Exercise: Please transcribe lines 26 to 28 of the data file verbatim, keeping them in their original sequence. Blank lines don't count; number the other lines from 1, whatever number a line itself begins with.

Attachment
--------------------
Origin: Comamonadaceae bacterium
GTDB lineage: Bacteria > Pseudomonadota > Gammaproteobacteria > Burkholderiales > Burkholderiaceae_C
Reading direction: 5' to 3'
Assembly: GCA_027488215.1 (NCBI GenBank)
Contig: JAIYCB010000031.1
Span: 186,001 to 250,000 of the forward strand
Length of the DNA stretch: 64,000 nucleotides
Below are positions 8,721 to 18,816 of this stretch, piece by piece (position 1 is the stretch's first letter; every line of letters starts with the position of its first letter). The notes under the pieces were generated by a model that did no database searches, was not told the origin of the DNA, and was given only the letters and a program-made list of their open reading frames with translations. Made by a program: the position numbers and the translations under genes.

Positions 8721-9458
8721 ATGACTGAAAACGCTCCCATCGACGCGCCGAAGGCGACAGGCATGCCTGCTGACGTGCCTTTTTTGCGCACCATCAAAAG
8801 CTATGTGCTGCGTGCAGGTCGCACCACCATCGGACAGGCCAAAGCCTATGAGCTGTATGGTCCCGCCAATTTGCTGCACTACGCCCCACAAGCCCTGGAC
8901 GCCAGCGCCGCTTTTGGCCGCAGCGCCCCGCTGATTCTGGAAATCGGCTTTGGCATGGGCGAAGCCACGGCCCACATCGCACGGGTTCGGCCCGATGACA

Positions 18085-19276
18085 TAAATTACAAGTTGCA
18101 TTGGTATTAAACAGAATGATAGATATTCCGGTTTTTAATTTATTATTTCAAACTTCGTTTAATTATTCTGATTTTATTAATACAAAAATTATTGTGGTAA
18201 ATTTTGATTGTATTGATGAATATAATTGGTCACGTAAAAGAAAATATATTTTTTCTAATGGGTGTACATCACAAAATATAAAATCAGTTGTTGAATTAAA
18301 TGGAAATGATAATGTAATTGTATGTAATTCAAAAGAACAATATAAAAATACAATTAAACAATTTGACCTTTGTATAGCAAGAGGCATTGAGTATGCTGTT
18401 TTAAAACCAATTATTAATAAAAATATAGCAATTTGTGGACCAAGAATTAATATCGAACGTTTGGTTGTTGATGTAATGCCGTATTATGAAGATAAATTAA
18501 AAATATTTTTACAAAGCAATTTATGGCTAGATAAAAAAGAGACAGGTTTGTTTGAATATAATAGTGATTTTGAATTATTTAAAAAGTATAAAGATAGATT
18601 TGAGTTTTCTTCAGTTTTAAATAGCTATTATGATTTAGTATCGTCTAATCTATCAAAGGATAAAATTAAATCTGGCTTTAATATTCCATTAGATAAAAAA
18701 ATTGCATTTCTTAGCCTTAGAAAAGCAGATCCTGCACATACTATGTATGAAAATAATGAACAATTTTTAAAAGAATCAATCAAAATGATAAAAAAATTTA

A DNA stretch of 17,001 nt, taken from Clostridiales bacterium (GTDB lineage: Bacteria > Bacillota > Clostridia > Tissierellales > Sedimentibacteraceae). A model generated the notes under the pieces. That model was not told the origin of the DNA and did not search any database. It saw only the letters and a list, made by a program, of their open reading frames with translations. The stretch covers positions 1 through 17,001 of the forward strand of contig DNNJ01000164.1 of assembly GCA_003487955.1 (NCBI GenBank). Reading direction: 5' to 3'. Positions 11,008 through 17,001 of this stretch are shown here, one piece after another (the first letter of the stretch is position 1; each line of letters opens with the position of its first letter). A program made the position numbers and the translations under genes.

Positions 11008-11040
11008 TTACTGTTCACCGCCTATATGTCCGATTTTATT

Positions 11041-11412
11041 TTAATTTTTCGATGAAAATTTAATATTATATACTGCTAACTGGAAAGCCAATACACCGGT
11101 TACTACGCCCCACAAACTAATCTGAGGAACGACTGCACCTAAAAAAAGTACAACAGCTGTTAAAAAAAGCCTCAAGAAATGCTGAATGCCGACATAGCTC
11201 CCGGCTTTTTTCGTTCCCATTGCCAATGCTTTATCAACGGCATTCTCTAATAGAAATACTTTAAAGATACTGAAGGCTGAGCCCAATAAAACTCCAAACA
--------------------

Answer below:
11041 TTAATTTTTCGATGAAAATTTAATATTATATACTGCTAACTGGAAAGCCAATACACCGGT
11101 TACTACGCCCCACAAACTAATCTGAGGAACGACTGCACCTAAAAAAAGTACAACAGCTGTTAAAAAAAGCCTCAAGAAATGCTGAATGCCGACATAGCTC
11201 CCGGCTTTTTTCGTTCCCATTGCCAATGCTTTATCAACGGCATTCTCTAATAGAAATACTTTAAAGATACTGAAGGCTGAGCCCAATAAAACTCCAAACA